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Nard v. State

Court of Appeals of Texas, Sixth District, Texarkana

May 19, 2017

THOMAS EARL NARD, Appellant
v.
THE STATE OF TEXAS, Appellee

          Submitted: March 2, 2017

         On Appeal from the 5th District Court Cass County, Texas Trial Court No. 2015-F-00296

          Before Morriss, C.J., Moseley and Burgess, JJ.

          OPINION

          Ralph K. Burgess Justice

         Thomas Earl Nard was convicted of the offenses of aggravated assault with a deadly weapon and deadly conduct.[1] He elected to have the trial court assess punishment, and after a punishment hearing, the trial court sentenced Nard to serve seventy years' imprisonment on the present charge. On appeal of his aggravated assault with a deadly weapon conviction, Nard asserts (1) that the trial court erred in failing to instruct the jury on the lesser-included offense of assault, (2) that the district clerk's failure to file the master jury venire list or the lists of each parties' peremptory strikes precludes review of whether those strikes were utilized in an illegal manner, and (3) that the State failed to prove at punishment that he was the person convicted of the two prior felony offenses alleged by the State in the enhancement paragraphs of the indictment. We overrule Nard's points of error and affirm the judgment of conviction.

         I. Lesser-Included Offense Instruction on Assault

         Nard complains that the trial court should have granted his request for a jury charge instruction on the lesser-included offense of assault. Nevertheless, upon review of the charge, we find that the jury was, in fact, given such an instruction.

         The court's charge instructed the jury on the elements of aggravated assault with a deadly weapon and stated that in order to find Nard guilty of that offense, the jurors must unanimously agree that the State proved each of those elements beyond a reasonable doubt. The charge then stated,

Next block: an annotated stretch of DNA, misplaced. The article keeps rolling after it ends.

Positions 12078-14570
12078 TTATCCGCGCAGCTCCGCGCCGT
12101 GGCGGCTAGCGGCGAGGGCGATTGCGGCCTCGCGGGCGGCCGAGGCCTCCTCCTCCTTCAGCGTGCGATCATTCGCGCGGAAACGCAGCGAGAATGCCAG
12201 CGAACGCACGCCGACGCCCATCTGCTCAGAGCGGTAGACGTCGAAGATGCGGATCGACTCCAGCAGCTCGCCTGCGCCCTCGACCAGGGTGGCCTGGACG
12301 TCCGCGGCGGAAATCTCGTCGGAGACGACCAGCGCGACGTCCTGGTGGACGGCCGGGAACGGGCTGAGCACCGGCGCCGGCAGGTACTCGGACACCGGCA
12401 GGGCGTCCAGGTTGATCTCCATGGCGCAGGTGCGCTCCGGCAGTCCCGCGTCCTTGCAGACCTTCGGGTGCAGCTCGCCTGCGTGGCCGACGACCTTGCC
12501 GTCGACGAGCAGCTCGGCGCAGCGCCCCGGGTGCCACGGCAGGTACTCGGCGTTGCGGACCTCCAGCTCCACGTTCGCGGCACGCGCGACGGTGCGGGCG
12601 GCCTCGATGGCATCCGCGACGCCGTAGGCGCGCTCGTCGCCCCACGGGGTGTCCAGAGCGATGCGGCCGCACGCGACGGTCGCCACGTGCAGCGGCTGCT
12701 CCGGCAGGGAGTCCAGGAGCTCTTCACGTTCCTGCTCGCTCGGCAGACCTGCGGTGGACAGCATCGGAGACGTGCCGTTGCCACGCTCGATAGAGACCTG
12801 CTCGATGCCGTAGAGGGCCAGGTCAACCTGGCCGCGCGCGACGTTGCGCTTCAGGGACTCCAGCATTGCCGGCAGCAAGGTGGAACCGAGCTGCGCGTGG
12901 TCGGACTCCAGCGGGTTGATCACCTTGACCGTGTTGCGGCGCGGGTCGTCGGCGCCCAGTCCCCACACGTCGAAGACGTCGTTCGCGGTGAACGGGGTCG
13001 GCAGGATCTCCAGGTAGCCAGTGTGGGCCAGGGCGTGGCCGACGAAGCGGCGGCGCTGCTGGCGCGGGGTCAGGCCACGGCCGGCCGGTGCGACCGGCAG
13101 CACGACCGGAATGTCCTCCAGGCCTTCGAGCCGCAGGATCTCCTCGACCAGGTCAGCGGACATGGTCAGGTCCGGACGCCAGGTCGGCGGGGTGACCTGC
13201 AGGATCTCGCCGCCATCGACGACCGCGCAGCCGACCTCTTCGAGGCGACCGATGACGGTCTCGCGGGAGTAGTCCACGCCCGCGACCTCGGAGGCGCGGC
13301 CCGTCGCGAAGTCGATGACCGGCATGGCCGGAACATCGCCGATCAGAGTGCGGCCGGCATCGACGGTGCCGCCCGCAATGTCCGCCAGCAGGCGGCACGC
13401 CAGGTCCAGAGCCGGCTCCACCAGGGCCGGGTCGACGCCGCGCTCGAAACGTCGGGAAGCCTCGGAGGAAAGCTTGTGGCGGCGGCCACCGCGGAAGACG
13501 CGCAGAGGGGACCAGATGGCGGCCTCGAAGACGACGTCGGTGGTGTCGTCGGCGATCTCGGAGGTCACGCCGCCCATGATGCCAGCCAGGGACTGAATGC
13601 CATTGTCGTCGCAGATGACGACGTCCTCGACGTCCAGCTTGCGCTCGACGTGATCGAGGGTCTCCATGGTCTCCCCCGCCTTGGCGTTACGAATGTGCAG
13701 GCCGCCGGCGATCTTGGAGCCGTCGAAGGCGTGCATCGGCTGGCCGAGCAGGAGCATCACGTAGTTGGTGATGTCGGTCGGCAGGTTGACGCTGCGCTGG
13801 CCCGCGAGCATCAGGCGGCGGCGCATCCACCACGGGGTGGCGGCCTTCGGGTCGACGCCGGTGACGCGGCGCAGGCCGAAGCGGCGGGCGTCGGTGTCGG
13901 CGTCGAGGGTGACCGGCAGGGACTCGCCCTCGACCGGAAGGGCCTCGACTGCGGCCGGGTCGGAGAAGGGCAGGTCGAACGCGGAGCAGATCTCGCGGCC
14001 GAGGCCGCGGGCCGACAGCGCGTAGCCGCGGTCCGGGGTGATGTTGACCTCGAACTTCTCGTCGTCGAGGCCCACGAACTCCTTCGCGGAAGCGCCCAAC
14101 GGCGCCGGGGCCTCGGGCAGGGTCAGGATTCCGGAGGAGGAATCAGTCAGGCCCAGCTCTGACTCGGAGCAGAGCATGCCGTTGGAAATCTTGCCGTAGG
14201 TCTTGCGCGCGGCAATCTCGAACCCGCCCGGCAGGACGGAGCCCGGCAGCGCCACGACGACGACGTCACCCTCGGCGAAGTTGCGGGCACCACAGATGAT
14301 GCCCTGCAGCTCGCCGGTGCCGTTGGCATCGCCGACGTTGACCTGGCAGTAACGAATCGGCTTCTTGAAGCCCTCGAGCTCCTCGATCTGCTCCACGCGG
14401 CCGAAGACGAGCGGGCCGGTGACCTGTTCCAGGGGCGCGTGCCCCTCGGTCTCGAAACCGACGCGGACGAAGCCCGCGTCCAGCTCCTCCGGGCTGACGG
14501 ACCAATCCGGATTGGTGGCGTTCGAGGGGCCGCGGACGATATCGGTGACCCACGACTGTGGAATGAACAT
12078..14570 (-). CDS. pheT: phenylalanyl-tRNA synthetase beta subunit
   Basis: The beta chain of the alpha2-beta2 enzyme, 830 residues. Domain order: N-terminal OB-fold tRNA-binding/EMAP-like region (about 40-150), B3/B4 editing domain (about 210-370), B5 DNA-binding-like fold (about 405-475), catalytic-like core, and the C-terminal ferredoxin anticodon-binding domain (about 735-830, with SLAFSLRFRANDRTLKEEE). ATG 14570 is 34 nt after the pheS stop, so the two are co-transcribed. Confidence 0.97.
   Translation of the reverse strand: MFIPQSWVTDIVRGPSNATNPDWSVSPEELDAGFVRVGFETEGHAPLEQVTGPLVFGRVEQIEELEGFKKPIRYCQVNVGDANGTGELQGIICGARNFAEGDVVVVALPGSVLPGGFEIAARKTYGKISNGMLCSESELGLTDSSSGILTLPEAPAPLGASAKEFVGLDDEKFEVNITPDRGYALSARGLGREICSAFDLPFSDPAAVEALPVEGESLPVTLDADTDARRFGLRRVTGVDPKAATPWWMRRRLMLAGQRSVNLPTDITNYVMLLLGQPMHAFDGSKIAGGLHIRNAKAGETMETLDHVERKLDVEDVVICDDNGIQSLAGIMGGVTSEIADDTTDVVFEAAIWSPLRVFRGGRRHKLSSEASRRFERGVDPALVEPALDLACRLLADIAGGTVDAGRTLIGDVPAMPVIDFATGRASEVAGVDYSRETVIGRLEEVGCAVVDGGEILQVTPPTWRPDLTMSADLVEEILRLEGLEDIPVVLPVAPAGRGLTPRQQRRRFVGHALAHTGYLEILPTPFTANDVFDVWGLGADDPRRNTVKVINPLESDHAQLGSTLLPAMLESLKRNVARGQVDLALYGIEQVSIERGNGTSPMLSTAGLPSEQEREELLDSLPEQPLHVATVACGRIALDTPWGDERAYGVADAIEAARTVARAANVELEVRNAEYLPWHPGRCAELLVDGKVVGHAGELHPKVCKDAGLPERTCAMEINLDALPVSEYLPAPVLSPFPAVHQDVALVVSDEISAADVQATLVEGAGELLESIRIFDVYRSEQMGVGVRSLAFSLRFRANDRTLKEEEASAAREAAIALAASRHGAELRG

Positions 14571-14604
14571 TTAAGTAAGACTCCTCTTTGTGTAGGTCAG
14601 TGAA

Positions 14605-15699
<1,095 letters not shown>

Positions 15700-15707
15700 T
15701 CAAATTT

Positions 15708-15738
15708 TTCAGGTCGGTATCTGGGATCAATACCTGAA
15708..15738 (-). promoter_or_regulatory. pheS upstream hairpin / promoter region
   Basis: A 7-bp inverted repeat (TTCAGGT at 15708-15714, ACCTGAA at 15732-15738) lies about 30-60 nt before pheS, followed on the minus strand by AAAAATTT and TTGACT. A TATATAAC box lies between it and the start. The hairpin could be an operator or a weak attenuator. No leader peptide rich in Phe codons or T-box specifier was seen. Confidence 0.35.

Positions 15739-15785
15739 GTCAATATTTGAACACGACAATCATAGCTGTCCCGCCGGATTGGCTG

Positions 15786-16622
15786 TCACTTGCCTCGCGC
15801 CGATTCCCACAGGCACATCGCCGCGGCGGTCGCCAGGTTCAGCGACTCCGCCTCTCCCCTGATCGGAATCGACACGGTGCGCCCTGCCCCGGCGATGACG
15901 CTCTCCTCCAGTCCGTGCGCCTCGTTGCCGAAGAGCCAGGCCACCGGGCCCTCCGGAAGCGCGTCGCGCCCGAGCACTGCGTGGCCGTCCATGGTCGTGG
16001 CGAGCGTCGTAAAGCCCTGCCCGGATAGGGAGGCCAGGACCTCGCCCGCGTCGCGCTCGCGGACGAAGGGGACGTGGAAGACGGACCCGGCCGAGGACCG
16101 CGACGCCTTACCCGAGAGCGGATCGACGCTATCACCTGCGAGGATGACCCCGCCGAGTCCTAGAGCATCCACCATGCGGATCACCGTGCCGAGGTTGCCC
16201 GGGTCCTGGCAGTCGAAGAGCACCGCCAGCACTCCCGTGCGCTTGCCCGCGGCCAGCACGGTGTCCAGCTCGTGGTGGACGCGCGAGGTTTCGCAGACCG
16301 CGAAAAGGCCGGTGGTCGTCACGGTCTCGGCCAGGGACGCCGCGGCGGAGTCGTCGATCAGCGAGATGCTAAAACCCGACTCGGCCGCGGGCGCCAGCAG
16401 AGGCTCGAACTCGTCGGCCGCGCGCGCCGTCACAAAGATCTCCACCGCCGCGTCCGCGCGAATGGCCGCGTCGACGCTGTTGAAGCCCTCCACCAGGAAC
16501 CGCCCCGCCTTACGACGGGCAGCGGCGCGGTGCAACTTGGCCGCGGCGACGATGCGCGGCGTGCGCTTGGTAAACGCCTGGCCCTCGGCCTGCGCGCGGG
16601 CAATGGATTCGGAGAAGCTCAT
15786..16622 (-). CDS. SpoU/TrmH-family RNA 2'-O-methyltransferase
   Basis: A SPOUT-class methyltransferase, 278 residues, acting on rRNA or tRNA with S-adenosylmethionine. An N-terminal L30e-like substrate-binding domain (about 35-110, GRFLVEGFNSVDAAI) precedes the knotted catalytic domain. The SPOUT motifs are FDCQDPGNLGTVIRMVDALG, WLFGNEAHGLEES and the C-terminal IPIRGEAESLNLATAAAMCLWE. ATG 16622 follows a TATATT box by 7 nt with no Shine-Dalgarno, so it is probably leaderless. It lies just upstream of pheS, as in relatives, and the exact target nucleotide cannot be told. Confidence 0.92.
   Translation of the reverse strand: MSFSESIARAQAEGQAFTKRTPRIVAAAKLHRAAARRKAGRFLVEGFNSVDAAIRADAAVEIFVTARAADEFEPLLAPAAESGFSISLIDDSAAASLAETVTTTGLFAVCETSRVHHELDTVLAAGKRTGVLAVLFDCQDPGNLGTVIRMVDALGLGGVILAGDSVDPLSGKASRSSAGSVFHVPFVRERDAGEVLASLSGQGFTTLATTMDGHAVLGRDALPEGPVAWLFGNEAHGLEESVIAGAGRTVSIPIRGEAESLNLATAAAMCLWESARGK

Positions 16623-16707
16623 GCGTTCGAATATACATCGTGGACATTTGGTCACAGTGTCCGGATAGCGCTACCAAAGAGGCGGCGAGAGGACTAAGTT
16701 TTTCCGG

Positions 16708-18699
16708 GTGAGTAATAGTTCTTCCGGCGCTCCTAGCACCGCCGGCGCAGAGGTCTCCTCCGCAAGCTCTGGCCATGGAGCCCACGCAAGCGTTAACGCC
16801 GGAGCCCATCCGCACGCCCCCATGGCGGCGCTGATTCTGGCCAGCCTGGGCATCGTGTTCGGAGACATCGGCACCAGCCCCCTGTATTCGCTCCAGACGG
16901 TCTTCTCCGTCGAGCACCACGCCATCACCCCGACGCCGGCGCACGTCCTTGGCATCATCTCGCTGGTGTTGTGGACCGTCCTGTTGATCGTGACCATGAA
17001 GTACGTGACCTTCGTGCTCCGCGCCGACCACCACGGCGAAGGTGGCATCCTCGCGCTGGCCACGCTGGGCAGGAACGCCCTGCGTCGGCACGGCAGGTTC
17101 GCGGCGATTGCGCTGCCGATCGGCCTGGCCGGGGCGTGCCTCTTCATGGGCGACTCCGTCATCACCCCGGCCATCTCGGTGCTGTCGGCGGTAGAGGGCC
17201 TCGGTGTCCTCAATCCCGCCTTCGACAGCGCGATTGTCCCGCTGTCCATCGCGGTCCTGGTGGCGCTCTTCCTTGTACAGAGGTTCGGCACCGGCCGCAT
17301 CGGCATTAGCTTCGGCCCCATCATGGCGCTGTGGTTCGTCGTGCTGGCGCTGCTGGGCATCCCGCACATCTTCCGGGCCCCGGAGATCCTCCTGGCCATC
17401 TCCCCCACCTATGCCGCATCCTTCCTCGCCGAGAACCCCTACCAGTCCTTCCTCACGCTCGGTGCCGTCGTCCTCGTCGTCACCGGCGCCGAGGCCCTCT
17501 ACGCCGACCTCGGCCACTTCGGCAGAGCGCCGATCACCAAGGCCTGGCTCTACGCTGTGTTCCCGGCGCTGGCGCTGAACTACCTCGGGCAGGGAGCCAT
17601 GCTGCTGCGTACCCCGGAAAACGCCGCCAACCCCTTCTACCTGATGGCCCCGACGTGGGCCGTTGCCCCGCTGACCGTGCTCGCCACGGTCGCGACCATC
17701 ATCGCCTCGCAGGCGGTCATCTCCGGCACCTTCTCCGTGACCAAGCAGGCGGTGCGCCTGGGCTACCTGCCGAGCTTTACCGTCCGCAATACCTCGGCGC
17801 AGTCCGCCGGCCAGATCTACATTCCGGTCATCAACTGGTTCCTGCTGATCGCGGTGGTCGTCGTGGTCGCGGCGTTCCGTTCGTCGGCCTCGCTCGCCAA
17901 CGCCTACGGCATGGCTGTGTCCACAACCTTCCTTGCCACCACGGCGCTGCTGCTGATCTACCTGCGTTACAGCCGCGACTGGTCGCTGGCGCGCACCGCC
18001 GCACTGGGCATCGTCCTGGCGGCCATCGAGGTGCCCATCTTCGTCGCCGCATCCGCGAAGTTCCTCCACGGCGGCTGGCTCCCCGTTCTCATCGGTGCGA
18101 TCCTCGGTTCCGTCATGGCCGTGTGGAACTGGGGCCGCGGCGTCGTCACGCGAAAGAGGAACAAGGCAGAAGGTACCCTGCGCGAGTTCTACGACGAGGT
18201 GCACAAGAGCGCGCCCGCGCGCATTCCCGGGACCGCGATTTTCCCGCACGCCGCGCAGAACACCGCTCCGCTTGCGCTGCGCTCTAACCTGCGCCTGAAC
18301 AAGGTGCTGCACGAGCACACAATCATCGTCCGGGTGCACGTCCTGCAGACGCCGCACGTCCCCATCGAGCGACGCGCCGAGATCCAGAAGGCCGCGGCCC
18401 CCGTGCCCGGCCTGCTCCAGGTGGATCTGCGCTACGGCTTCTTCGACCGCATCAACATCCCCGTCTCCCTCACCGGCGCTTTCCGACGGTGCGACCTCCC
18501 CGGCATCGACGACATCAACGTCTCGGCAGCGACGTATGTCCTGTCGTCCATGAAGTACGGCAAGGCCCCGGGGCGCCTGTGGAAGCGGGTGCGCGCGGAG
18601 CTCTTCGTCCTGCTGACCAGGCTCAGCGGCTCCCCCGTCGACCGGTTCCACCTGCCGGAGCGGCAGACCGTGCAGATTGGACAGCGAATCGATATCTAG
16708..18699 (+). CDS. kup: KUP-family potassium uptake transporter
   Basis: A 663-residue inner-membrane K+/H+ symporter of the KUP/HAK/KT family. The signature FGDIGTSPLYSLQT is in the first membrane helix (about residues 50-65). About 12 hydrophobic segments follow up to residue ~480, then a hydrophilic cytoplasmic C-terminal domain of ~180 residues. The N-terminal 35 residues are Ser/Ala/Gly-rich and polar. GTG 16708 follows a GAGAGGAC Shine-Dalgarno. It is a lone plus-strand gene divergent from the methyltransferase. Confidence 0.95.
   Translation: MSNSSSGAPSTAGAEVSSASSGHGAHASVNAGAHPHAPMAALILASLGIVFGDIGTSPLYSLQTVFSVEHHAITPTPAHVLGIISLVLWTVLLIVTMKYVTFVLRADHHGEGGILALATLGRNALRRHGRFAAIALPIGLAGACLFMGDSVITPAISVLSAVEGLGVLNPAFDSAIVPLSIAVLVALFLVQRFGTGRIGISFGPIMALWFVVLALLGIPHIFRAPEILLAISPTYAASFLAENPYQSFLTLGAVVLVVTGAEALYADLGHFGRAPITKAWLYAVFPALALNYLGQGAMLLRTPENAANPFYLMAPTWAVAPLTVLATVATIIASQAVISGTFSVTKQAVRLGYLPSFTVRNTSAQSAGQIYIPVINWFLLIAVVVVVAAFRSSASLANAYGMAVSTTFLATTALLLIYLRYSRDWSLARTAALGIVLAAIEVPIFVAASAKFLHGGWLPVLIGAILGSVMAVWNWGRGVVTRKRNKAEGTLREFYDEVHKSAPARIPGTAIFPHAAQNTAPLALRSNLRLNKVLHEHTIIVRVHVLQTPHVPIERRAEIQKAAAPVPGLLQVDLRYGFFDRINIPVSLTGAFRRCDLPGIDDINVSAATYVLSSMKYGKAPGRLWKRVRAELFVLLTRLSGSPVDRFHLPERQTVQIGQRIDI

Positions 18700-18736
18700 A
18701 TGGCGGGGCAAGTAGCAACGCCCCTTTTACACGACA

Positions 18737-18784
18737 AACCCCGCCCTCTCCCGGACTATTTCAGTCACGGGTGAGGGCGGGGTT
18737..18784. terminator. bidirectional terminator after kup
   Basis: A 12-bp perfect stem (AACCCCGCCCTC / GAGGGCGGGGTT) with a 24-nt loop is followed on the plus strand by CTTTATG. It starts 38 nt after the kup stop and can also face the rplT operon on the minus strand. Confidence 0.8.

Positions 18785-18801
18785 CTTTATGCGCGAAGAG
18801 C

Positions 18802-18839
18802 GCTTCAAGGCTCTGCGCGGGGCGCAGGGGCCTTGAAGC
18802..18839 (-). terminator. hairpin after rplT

However, if you find from the evidence beyond a reasonable doubt that the defendant, in Cass County, Texas, on or about July 16, 2014, did intentionally or knowingly threaten Frederick Mack with imminent bodily injury but that you entertain a reasonable doubt as to whether the defendant used or exhibited a shotgun, a deadly weapon then you will find the Defendant guilty of Assault and not of Aggravated Assault with a Deadly Weapon.

         The verdict form provided three options: (1) a finding that Nard was guilty of aggravated assault with a deadly weapon, (2) a finding that Nard was guilty of assault, or (3) a finding that Nard was not guilty of either offense. The court's charge accurately stated the law and gave the jury the option of finding Nard guilty of the lesser-included offense of assault. Accordingly, we overrule Nard's first point of error.

         II. The Supplemental Record Contains the Jury Venire and Strike Lists

         Nard next complains that the clerk's record, as originally filed in this matter, did not contain the master venire lists or the lists of each party's peremptory strikes. He contends that the absence of those documents precludes appellate review of whether the strikes were utilized legally. At our request, the district clerk supplemented the clerk's record with the venire list and the parties' strike lists.[2] Nard has presented no supplemental argument or allegation of error after the supplementation was completed. Consequently, we overrule Nard's second point of error.

         III. The State Sufficiently Proved the Enhancement Allegations

         Nard argues in his third point of error that the State failed to prove at punishment that he was the person convicted of the two prior felony offenses alleged in the indictment's enhancement paragraphs. The indictment alleged the following prior convictions:

[O]n the 27th day of May, 1986, in cause number 17, 611 in the Fifth Judicial District Court of Cass County, Texas the defendant was finally convicted of the felony ...

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